A PETITION by Her Majesty’s Revenue and Customs to have the estate of St Blane’s Hotel in Kilchattan Bay declared bankrupt was granted at Rothesay Sheriff Court this week.
No-one appeared to contest the petition for sequestration – the Scots legal term for personal bankruptcy – which was raised on December 14 under the terms of the Bankruptcy (Scotland) Act 1985.
Sheriff Ruth Anderson granted a warrant for sequestration and the appointment of an ‘accountant in bankruptcy’ as a trustee, along with the award of expenses.
Sequestration happens when a debtor, or one of his or her creditors, applies to a court for a sequestration order to be made, providing that the debt owed is £1,500 or more (or £3,000 or more if the application comes from a creditor).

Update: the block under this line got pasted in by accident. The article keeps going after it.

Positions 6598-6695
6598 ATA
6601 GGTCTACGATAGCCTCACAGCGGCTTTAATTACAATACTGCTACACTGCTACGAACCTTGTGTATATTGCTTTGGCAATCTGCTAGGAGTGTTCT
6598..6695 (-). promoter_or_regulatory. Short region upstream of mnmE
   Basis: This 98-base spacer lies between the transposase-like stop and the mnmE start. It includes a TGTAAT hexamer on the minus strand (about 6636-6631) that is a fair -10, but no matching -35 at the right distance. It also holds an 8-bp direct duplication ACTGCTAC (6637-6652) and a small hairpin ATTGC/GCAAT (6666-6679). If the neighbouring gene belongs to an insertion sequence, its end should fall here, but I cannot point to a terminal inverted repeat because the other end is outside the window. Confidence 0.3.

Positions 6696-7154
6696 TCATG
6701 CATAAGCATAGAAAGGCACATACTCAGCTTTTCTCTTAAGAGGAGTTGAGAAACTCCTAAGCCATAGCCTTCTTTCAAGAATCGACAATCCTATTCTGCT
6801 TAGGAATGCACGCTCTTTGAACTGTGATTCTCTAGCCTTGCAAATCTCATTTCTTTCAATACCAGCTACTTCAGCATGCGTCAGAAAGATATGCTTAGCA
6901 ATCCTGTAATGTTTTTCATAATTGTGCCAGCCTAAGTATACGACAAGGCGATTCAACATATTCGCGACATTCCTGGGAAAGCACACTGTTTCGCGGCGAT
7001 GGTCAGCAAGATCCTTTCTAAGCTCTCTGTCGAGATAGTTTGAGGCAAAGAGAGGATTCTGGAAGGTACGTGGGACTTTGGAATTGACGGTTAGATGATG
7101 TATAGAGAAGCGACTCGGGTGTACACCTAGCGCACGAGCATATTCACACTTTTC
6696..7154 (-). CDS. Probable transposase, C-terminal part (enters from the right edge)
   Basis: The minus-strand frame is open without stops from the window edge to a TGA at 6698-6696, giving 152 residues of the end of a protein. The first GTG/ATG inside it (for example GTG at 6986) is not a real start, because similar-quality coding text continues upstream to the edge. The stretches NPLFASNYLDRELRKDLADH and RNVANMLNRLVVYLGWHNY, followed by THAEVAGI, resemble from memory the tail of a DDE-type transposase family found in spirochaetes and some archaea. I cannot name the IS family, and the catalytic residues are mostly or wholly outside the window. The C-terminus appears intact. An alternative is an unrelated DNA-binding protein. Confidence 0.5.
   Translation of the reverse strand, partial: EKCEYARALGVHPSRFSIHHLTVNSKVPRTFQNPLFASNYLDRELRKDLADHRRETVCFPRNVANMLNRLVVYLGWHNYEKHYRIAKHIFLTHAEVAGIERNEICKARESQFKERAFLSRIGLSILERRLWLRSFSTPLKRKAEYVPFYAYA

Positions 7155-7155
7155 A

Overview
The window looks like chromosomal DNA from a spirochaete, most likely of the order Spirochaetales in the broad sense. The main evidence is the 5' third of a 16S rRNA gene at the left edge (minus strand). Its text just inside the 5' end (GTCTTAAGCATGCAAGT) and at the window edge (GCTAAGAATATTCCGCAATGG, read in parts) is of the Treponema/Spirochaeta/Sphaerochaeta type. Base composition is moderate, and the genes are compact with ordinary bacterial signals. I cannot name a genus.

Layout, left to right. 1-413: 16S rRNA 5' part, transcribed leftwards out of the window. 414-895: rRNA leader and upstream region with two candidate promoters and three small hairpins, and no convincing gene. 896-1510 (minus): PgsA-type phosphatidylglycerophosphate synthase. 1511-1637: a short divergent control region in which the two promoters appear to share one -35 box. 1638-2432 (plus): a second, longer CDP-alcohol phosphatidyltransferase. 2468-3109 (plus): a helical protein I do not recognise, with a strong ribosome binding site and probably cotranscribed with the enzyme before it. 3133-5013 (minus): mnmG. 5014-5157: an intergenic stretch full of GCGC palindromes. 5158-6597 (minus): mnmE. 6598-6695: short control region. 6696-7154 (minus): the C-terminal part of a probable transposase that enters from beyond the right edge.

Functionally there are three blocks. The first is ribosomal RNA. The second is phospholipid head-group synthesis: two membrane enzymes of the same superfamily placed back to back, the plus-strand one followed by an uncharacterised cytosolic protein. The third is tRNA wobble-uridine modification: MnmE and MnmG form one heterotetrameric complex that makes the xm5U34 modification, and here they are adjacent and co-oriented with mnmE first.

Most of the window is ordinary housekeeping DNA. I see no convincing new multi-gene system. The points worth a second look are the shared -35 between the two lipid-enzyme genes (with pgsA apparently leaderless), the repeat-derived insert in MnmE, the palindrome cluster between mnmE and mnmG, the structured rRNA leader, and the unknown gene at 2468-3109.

For a sequestration order to be made, the debtor must be ‘apparently insolvent’ – or unable to pay their debts – which means creditors will have to show they have attempted to enforce the debt without success.
When a sequestration is granted, the court orders that any of the debtor’s assets are transferred to a trustee, who will then try to sell the assets, with any money raised going to the creditors.